Phosphate starvation responses are mediated by sugar signaling in Arabidopsis
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- Karthikeyan, A.S., Varadarajan, D.K., Jain, A. et al. Planta (2007) 225: 907. doi:10.1007/s00425-006-0408-8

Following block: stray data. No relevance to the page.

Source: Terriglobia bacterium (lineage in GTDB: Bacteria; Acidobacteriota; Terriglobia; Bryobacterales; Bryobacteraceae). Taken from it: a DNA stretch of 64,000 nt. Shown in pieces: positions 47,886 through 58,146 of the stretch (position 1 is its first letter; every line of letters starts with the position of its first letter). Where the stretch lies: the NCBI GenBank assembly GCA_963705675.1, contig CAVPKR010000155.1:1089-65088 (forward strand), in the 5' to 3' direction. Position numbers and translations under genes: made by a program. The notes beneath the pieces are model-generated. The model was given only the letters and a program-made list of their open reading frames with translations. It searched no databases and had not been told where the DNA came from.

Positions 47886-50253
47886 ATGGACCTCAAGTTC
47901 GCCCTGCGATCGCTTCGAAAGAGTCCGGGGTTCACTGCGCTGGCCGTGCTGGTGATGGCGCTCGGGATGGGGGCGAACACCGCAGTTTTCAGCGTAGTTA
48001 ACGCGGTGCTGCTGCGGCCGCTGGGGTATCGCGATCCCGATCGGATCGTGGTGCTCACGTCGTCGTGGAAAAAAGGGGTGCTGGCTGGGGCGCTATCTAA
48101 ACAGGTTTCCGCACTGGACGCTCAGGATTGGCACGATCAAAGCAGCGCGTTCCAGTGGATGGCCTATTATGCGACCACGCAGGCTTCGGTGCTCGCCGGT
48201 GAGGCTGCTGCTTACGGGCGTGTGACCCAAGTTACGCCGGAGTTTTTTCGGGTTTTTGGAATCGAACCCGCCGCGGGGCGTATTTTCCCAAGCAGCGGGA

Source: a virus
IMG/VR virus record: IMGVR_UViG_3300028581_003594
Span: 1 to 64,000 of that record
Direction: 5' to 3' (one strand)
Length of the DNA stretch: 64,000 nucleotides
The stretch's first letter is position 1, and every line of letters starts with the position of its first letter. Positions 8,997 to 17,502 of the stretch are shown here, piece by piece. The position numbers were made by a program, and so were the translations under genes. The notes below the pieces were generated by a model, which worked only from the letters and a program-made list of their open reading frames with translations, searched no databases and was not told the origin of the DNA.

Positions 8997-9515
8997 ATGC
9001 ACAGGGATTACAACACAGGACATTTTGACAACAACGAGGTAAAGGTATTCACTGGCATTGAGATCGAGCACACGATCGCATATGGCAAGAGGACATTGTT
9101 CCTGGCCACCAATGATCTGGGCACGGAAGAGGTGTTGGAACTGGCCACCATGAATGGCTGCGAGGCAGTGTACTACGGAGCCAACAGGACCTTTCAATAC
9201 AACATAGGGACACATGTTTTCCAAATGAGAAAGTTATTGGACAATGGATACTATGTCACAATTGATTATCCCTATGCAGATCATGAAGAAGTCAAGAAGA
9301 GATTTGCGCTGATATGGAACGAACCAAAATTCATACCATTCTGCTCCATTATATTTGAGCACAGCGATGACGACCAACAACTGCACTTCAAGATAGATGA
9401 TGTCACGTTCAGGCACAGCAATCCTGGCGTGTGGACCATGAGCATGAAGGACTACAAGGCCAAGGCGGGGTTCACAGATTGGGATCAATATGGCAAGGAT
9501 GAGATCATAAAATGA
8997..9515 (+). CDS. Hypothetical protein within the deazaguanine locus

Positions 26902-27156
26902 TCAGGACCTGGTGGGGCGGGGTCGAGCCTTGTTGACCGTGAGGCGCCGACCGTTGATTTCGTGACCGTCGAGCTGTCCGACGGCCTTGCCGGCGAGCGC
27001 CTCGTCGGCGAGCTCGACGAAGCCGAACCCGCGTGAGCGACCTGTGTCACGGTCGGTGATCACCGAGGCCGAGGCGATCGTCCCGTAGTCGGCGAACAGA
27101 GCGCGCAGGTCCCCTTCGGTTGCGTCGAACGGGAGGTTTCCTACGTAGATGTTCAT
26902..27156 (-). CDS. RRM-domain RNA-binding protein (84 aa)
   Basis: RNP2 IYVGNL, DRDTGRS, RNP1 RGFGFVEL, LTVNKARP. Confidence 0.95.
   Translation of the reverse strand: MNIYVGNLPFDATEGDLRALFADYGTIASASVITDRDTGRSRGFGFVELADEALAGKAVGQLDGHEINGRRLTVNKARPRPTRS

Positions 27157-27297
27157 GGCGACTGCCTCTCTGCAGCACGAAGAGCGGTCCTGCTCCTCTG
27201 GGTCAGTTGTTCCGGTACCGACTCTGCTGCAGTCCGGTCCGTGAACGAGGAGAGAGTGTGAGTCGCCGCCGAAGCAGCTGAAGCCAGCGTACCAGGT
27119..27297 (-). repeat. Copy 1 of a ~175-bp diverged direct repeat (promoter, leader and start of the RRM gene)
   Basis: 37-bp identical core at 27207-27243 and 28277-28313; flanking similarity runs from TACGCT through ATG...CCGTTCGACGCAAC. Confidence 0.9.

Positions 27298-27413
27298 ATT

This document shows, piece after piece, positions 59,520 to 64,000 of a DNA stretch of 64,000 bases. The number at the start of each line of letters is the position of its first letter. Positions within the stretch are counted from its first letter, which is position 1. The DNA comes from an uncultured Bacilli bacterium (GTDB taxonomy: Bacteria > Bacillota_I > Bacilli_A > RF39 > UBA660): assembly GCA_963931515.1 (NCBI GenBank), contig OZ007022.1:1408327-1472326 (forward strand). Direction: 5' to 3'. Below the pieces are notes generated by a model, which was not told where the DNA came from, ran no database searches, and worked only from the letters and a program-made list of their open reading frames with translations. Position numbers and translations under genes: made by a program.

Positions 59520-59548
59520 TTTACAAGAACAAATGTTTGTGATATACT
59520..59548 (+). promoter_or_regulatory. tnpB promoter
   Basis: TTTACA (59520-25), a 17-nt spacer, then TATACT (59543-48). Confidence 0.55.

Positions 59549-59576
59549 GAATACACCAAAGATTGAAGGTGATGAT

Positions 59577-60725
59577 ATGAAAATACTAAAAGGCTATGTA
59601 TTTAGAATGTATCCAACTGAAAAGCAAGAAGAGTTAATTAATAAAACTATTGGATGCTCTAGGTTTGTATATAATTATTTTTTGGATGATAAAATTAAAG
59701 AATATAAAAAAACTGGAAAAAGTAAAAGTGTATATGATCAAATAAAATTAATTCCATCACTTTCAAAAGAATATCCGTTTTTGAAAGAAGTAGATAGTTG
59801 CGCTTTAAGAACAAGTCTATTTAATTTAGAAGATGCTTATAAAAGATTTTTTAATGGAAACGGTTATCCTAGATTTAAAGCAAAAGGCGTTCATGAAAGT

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Phosphate (Pi) is one of the least available plant nutrients in soils. It is associated with dynamic changes in carbon fluxes and several crucial processes that regulate plant growth and development. Pi levels regulate the expression of large number of genes including those involved in photosynthesis and carbon metabolism. Herein we show that sugar is required for Pi starvation responses including changes in root architecture and expression of phosphate starvation induced (PSI) genes in Arabidopsis. Active photosynthesis or the supplementation of sugar in the medium was essential for the expression of PSI genes under Pi limiting conditions. Expression of these genes was not only induced by sucrose but also detected, albeit at reduced levels, with other metabolizable sugars. Non-metabolizable sugar analogs did not induce the expression of PSI genes. Although sugar input appears to be downstream of initial Pi sensing, it is absolutely required for the completion of the PSI signaling pathway. Altered expression of PSI genes in the hexokinase signaling mutant gin2 indicates that hexokinase-dependent signaling is involved in this process. The study provides evidence for requirement of sugars in PSI signaling and evokes a role for hexokinase in some components of Pi response mechanism.